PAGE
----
Parents can protect kids from violent content

Screenshot of computer game Call of Duty: Modern Warfare 3.
Screenshot of computer game Call of Duty: Modern Warfare 3.PHOTO: CALL OF DUTY

A recent study showed that violent media impacts not only the behaviour but also the mental health of young children, particularly those who are gifted ("Gifted kids 'more affected by violence'"; Monday).

Parents can do a few things to ensure their young children, whether gifted or not, are watching only what is beneficial to them.

First, parents can take the initiative to decide on the kinds of programmes their children can watch, when they will watch them, and how much time they can spend on them.

Parents can exercise discernment by watching or reading up on these media content first before letting their children watch it.

Even some General-rated cartoons may contain messages that go against cherished family values.

There is also a need to exercise care with video games.

Even though younger children may not effectively manoeuvre the game controls, they may end up being exposed to grisly and disturbing images while watching a game being played by someone else.

Second, it is ideal for parents to be present with their children when any form of media is being viewed.

In this way, parents can monitor what is happening on screen, and be able to turn the programme off if the content becomes questionable or violent.

This also provides an avenue for communication. When the show is over, parents can take the opportunity to talk to children about what they have just watched.

For example, saying "That boy didn't speak very nicely to his mum, did he?" can serve as a good springboard for parents to talk about important values, such as respect.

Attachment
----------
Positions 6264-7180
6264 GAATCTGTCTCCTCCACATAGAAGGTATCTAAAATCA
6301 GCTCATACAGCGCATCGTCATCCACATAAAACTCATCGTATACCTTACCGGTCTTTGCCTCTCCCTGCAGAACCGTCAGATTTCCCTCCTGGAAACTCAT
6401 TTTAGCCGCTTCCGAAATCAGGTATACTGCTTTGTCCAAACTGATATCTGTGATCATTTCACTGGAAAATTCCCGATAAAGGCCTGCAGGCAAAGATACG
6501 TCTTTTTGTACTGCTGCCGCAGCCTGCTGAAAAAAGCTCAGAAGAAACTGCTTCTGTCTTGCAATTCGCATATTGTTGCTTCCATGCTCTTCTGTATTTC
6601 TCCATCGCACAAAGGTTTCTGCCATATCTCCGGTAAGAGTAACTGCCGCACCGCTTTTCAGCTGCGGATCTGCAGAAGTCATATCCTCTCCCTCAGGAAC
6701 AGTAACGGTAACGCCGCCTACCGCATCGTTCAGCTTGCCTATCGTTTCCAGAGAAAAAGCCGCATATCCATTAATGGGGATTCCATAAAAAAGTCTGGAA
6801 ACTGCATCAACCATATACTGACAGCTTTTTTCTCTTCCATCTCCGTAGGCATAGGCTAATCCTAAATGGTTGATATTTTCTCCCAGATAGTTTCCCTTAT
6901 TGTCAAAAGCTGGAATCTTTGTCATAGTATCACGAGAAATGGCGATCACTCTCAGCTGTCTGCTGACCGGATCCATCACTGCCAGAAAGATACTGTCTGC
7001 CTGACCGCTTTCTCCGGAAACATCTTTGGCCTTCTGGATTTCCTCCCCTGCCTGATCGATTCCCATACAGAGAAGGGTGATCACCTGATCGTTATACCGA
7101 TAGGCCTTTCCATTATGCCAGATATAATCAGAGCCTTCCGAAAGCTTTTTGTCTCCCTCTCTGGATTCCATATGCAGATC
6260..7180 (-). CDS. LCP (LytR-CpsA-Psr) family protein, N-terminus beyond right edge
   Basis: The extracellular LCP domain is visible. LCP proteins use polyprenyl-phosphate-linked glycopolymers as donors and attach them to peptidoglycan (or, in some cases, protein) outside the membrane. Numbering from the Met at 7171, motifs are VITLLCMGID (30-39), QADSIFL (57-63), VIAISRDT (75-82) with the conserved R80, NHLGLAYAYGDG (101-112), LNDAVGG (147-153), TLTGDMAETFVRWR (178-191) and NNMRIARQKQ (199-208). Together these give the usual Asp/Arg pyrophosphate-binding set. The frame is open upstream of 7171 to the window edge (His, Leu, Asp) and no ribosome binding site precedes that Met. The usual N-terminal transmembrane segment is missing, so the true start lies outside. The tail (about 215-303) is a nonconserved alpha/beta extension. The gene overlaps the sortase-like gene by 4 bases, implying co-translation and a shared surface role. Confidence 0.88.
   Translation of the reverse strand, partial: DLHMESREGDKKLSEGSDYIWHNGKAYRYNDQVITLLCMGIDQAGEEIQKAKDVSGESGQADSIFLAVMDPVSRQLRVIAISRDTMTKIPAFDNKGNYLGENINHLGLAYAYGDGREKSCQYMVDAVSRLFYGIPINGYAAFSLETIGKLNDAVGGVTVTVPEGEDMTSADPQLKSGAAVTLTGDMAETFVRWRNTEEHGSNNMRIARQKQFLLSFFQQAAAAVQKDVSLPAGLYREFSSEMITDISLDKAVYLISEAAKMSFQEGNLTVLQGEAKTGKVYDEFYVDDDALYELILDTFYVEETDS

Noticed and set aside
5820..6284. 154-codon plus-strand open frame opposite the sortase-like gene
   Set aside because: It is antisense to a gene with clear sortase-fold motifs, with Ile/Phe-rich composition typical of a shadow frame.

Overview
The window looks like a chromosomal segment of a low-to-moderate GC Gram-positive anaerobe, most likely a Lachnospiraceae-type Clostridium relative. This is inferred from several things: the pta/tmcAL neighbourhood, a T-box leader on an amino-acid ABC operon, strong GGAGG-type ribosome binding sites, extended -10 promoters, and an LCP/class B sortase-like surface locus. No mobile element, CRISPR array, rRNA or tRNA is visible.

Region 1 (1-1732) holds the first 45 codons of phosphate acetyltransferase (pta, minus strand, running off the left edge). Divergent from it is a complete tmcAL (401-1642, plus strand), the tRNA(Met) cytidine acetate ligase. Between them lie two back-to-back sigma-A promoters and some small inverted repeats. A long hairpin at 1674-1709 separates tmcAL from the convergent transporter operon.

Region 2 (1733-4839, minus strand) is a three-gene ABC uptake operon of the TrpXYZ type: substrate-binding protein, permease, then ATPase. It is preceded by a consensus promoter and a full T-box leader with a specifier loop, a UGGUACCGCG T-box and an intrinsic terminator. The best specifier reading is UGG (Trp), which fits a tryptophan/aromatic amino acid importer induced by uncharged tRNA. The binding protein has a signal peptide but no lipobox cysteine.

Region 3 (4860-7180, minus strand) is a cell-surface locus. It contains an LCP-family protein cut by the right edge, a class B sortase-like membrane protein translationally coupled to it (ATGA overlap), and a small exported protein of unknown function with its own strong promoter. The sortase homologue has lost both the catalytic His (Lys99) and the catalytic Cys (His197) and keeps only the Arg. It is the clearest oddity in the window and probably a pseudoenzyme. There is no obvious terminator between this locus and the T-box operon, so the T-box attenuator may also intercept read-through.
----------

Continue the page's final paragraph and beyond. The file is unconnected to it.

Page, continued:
Third, it is best for parents not to get into the habit of using digital devices as an electronic babysitter.

After a long day, it may be tempting to place children in front of the screen while parents run errands or rest.

However, this leaves children with unsupervised time during which they may encounter unhelpful media content.

If parents need a break, they can instead put on specific programmes they are certain contain healthy and wholesome children's content, and hold a debrief afterwards.

Media is a powerful platform that can impact children for good or for ill.

Giving more attention and care to children's media diet would protect their minds from harmful content and ensure that they are on track in their developmental years.

Sarah Chua (Ms)
Parenting Specialist
Focus on the Family Singapore

A version of this article appeared in the print edition of The Straits Times on August 04, 2016, with the headline 'Parents can protect kids from violent content'. Print Edition | Subscribe